As excitement mounts for the unveiling of Webb’s first full-colour images on Tuesday 12 July, here’s how to participate in the global celebration via ESA’s channels. Choose from watching a livestream, attending an in-person event, or joining our social media activities.
These first images from the international NASA/ESA/CSA James Webb Space Telescope will demonstrate Webb at its full power, ready to begin its mission to unfold the infrared universe. From the deepest images of our Universe ever made, to stellar life cycles, interacting galaxies and insights into exoplanets, Webb is set to wow us across a wide range of topics.
Watch live from 16:00 CEST on 12 July via ESA Web TV
NASA, ESA and CSA are hosting a joint broadcast to unveil the new images one by one with live commentary from experts. ESA is hosting the transmission on ESA Web TV. It will begin with a leadership address at 16:00 CEST, the image reveal in a live broadcast with expert commentary from 16:30 CEST, and a media briefing at 18:00 CEST.
Press release and where to find the new images
The images will be released simultaneously across Webb and partner agency websites and social media accounts.
Check the esa.int homepage as each image is unveiled on 12 July, between 16:30 CEST and 17:30 CEST. The complete set of images will also be available via our ESA Space in Images archive here.
Once all the images have been presented in the live broadcast, a press release will be published on esa.int/webb
Bookmark www.esawebb.org for all Webb community updates, too.
In-person media opportunities
Europe-based media are invited to join ESA at ESOC (Darmstadt, Germany) and ESTEC (Noordwijk, Netherlands) on 12 July for a special activity to celebrate the image release. More details and accreditation here.
Join #EuropeMeetsWebb public events
Special events are being held across Europe to celebrate this mission milestone and bring the images to more citizens across the continent. Find an event near you, here.
Be part of the social media buzz
There are many ways to join the Webb image buzz via our main social media channels as we countdown to the big unveil. Here’s a reminder of our main accounts, and some fun new challenges to look out for this week:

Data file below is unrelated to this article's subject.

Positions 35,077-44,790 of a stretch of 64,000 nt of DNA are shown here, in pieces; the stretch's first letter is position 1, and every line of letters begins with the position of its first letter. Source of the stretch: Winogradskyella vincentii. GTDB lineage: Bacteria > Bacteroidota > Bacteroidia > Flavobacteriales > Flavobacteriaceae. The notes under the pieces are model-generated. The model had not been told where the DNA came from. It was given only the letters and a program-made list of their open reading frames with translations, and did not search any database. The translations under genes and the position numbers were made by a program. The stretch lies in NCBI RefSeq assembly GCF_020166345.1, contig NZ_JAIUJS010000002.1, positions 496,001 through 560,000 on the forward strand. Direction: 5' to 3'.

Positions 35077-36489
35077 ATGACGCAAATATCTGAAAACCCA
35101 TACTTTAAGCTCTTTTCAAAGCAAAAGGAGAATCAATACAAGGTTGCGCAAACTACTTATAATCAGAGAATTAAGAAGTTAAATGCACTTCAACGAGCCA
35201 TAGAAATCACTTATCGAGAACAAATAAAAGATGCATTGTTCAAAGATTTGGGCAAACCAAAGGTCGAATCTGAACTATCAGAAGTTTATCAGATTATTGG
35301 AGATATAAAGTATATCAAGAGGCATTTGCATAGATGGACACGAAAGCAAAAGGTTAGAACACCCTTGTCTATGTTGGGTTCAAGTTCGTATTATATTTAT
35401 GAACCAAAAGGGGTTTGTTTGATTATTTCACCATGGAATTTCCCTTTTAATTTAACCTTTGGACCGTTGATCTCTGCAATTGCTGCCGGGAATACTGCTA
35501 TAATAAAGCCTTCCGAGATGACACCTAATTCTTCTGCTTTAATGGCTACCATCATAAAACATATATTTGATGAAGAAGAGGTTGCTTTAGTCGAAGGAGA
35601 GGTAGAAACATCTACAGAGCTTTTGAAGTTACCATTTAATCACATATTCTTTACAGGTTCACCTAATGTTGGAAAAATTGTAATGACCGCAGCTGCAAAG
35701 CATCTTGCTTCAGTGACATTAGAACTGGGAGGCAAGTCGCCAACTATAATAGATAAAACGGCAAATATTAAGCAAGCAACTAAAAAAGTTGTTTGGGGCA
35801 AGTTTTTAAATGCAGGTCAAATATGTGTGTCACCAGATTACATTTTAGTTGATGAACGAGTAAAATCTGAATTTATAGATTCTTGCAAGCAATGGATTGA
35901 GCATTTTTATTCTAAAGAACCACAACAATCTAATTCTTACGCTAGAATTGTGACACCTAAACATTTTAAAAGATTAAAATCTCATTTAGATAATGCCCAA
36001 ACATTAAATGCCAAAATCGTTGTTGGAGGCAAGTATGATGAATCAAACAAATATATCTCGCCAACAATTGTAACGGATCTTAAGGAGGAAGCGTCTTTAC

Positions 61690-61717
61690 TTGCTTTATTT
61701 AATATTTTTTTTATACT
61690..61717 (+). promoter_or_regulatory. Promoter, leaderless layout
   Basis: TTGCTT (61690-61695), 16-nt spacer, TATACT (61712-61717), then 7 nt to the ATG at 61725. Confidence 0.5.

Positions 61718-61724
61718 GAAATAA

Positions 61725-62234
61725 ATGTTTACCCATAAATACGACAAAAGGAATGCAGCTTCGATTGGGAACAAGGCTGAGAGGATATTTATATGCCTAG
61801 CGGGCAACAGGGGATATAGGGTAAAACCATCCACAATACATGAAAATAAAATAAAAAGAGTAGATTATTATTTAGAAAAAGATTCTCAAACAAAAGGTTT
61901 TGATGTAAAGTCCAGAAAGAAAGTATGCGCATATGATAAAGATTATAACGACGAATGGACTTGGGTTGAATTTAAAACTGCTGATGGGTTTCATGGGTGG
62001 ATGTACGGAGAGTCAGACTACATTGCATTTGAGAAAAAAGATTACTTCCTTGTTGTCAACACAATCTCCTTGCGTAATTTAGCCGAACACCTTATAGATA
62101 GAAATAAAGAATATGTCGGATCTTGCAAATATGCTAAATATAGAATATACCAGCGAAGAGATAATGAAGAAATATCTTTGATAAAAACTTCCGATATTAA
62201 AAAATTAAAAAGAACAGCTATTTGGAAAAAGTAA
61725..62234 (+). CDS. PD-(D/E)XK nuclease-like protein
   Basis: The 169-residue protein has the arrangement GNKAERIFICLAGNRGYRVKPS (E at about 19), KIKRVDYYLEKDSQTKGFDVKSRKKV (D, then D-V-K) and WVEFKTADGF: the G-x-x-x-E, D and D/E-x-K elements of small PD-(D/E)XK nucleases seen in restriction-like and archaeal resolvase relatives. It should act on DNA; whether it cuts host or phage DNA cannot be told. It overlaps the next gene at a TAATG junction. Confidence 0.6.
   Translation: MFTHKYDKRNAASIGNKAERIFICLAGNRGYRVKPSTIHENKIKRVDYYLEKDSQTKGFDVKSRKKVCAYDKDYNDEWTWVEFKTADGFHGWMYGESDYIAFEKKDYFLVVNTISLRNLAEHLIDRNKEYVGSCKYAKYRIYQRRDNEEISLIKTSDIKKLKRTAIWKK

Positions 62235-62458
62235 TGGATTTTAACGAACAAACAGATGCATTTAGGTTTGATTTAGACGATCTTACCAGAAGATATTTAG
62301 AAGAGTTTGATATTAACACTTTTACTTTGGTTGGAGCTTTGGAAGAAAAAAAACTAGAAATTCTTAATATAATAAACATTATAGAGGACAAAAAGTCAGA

What observations or astronomical objects are you most looking forward to seeing with Webb? Look out for a #WebbChallenge coming from @ESA_Webb later in the week!
Have you joined the Webb Facebook Social yet? International mission partners NASA, ESA and CSA have teamed up to bring you up to speed with all things Webb with dedicated posts this week and next.
Don’t forget to follow @ESAWebb, our official Facebook page for Webb, as well as @EuropeanSpaceAgency for the great image unveil on Tuesday.
If Instagram is your go-to-social, then follow @ESAWebb where the new images will also make an appearance. There is a challenge for you to join there as well so watch our posts and stories this week.
Spotify – music challenge
It’s the final countdown! What songs spring to mind when you think of Webb and its science goals? We’re inviting you to add our Seeing Farther Spotify playlist, building on songs about launch and deployment to cover all things stars, planets, galaxies and beyond. Submit your ideas as replies to the relevant ESA Twitter, Facebook or Pinterest posts, or via ESA’s Instagram channel in our special ESA Quiz story edition on Friday night. The updated Spotify playlist will be revealed on 11 July and announced via our main social channels.
The Webb telescope lifted off on an Ariane 5 rocket from Europe’s Spaceport in French Guiana on 25 December 2021 on its exciting mission to unlock the secrets of the Universe. Webb, a partnership between NASA, ESA and the Canadian Space Agency (CSA), is designed to answer outstanding questions about the Universe and to make breakthrough discoveries in all fields of astronomy. The major contributions of ESA to the mission are: the NIRSpec instrument; 50% of the MIRI instrument; the provision of the launch services; and personnel to support science operations. In return for these contributions, European scientists will get a minimum share of 15% of the total observing time, like for the NASA/ESA Hubble Space Telescope.